#GEXIII: Conservatives set for a difficult night as Sunrise- gains ground

The full projection, including list seats, can be viewed here.

A poll commissioned on the final day of campaigning on behalf of the Telegraph and conducted by the International Institute of Scientific Facts and Knowledge, found the Conservative Party likely to remain the largest force in the House of Commons – albeit diminished in size. Labour, the Libertarians, the Liberal Democrats and the Democratic Reformists would also have much to celebrate; yet with no obvious coalition able to form a majority government.

Yet it is not all bad news for the Conservatives, as they look set to sweep into the one time strongholds of the Classical Liberals in the North West and North East. Yet waning popularity nationally will almost certainly result in a disappointing tally.

The scene is set for a number of Conservative/Labour battleground constituencies, including Upper Severn and the East of England seats of Cambridgeshire and Essex. If the Libertarian Party can win the former Classical Liberal seat of Tyne and Wear, and reclaim four seats in Yorkshire, they should expect a night of celebration. Similarly, the Democratic Reformist Front will be hoping to cause an upset in London, perhaps winning its first constituency seat in West London.

Blurple strikes back! Voters punish former parties of Government in newest poll

Former Deputy Prime Minister and Leader of the Libertarian Party UK, /u/Friedmanite19, will have much to celebrate in early December polling.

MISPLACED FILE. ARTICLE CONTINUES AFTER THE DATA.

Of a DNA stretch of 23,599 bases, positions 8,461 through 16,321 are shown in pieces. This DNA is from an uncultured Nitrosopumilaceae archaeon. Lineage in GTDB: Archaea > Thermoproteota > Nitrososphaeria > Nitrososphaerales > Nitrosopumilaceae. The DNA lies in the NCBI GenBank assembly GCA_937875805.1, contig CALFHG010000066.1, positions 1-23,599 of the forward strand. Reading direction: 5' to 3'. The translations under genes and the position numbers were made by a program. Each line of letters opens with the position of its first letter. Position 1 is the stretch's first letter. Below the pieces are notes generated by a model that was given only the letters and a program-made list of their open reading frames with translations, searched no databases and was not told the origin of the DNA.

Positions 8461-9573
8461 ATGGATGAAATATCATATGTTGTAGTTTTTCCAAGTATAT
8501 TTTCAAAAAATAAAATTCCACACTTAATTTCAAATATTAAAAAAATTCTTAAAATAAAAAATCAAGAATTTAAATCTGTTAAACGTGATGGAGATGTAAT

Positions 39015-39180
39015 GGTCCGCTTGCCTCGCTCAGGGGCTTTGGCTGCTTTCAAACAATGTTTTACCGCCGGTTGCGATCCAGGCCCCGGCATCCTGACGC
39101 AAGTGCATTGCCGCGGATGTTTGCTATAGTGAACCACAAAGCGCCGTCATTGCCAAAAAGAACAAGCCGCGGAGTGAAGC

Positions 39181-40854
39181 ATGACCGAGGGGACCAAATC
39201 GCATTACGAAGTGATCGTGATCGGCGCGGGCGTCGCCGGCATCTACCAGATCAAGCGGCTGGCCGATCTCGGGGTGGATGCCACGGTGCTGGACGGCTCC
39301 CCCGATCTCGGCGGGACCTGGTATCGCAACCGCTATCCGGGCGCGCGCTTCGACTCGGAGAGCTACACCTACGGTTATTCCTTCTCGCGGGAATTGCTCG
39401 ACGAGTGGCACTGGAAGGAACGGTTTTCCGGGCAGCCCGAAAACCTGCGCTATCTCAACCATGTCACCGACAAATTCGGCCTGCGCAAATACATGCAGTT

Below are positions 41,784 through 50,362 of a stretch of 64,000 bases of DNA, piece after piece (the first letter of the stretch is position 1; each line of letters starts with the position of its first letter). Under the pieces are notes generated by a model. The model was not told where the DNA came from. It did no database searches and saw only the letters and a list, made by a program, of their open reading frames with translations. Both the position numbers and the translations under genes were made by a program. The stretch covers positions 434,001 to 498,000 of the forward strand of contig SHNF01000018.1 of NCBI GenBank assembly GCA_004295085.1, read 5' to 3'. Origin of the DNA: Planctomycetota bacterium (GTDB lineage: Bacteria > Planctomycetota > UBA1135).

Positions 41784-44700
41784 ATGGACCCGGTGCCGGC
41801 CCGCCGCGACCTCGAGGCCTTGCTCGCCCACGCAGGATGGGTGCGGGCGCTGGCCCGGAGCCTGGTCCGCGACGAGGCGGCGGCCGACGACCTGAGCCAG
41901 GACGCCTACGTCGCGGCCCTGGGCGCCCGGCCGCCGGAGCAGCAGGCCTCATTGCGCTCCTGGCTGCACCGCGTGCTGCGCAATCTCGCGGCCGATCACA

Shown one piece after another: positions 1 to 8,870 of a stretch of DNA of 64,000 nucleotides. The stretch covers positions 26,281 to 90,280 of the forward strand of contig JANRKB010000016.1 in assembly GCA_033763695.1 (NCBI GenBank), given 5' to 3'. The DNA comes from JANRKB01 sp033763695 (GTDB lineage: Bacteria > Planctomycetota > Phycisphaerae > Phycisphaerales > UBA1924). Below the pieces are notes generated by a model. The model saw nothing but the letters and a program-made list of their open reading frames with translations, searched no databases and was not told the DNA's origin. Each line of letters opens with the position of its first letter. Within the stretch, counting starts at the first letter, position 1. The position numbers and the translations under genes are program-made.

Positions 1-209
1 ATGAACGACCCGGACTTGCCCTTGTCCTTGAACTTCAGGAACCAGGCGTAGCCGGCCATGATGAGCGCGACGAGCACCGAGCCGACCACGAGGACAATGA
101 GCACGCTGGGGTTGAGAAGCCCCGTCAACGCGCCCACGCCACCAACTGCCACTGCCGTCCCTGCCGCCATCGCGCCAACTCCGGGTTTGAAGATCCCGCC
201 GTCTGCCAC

Newest polling, commissioned on behalf of the Telegraph, suggests a decline in support for the governing parties of the former Sunrise Coaltion. The Conservative Party and Libertarian Party UK were the biggest winners, with a moderate increase in support for both the Loyalist League and the Yorkshire Party.

Conservative Party31.09 (+1.43)
Labour Party21.30 (-1.98)
Libertarian Party15.20 (+1.74)
Liberal Democrats11.98 (-0.66)
Classical Liberals8.95 (-1.38)
Loyalist League2.65 (+0.22)
Democratic Reformist Front 2.51 (-1.16)
The People’s Movement1.75 (+0.14)
Other1.50 (+0.34)
Yorkshire Party1.16 (+0.25)
Plaid Cymru0.60 (-0.25)

If the General Election were held today, who would you vote for?

Polling is provided by the Commons Speaker and may be considered canon.

GEXIII: Conservative comeback as Labour support continues to swell in latest polling

A poll commissioned by The Telegraph shows only a three point lead between the Conservative Party and the Labour Party, boasting 28% and 25% respectively.

Conservative Party28.34 (+1.64)
Labour Party25.22 (+0.99)
Libertarian Party13.47 (-0.40)
Liberal Democrats12.39 (-0.21)
Classical Liberals10.90 (-0.49)
Democratic Reformist Front3.13 (-0.34)
The People’s Movement1.70 (-0.50)
Loyalist League1.69 (-0.55)
Other1.59 (+0.17)
Yorkshire Party1.19 (+0.14)
Plaid Cymru0.67 (-0.16)

If the General Election were held today, who would you vote for?

There will no doubt be a collective sigh of relief from the Conservative Party, who appear to have in-part shaken devolved election blues and disappointing November polling.

The proposed nationalisation of British Steel also seems to have done little to dent the rising support of the Labour Party. Yet some Labour supporters may be disappointed not to have beaten the Conservative Party for the first time since data was collected in 2017.

Yet the story for the Government is mixed, with support for Liberal Democrats and Classical Liberals waning, following a trend of decline for the latter. The Libertarian Party also has little to celebrate, whose long-held third party position seems to be under threat.

If the General Election were held today, who would you vote for?

Polling was also conducted in the South East and West. In the four constituencies polled, three have Conservative incumbents with Dorset represented by Labour Member of Parliament /u/Stalin1953. Yet it is the Conservatives who lead, with a joint Sunrise candidate beating strong campaigns from the Conservatives and Libertarians as a result of vote splitting last election.

Polling is provided by the Commons Speaker and may be considered canon.